Also, I think the last piece of the puzzle is, because everyone in America knows commercials, if you write a commercial that runs a lot it's the closest you can come to fame in the corporate world. And that extra little carrot heightens the tension and drama involved, right off the bat.

"Trust Me" cast.
There's quite a bit of obvious product placement throughout the show, with brands like Campari, Apple, Starbucks and the National Hockey League. How much of that is official brand integration?
HB: We wanted, very badly, to populate the show with real brands, and have an agency where people are talking about brands all day long, whether they're ones the agency is working on or ones they want to work on or just because that's what they're immersed in. To not have real brand names would start us off with a very big hill to climb, in terms of reality. So in our minds, we always wanted to use real brand names. As a result of that, and that we can write a dramatic scene where characters are arguing about work that involves brands, makes it a rare show that can handle integration in a way that doesn't take you out of the story but rather deepens it by grounding it in reality. That said, when we went to find brands for our agency to work on, we needed to find advertisers who understood what we were doing and were willing to give us a little latitude.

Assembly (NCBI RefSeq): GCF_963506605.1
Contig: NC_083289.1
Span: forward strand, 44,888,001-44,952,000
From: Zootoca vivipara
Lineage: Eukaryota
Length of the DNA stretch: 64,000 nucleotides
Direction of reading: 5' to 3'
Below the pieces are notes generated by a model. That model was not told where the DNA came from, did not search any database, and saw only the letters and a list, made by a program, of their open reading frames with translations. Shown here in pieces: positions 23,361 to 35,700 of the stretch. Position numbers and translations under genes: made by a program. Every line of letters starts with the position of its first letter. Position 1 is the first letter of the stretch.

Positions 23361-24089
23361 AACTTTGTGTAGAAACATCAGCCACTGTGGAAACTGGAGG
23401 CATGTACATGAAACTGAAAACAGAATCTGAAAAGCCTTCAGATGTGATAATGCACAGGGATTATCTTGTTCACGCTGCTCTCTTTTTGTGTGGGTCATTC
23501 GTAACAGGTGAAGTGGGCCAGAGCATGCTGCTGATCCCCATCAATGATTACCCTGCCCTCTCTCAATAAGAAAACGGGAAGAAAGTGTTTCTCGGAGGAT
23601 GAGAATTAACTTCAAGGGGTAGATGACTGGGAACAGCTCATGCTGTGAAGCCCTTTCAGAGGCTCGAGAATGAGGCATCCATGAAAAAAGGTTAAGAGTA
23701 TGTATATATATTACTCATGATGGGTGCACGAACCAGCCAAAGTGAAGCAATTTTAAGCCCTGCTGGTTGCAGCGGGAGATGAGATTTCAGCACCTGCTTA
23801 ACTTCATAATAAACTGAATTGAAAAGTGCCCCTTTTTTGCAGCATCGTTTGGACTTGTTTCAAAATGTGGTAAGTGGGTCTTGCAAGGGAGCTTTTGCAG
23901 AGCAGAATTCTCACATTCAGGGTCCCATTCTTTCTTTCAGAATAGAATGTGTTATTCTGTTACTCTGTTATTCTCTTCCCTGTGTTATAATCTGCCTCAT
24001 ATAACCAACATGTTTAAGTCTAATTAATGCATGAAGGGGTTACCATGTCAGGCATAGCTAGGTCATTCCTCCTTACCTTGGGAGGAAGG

JC: I think everyone who got involved with the show understands the idea of how people in advertising really talk. They talk about brands, everyone does. When people in America want to go to lunch, they don't say, "Let's go to a fast food restaurant."

HB: Or "Can I go get you a specialty coffee downstairs?"

JC: Some people in the world have iPhones and some don't. Some dress a certain way and some don't. We want to make sure we hit those nuances and not run away from it. The joy of this show is we didn't set out to do a show about product integration, it's about partnership. It's a good place to show people how an ad goes from brief to creation and that painful and pleasurable journey that all the creatives and account people go on to get that done.

HB: A lot of advertisers, whether on this show or others, look for ways to integrate product that feels organic and real. Many have been awakened by the fact that if you allow the creative people behind the show to do what's right for their characters and storytelling, you'll end up winning even if you might have to give up some of the control you're accustomed to. The more you demand a product is in the frame at a certain size for a certain time, the more it'll stand out and end up not reflecting all that well on both the show and the brand.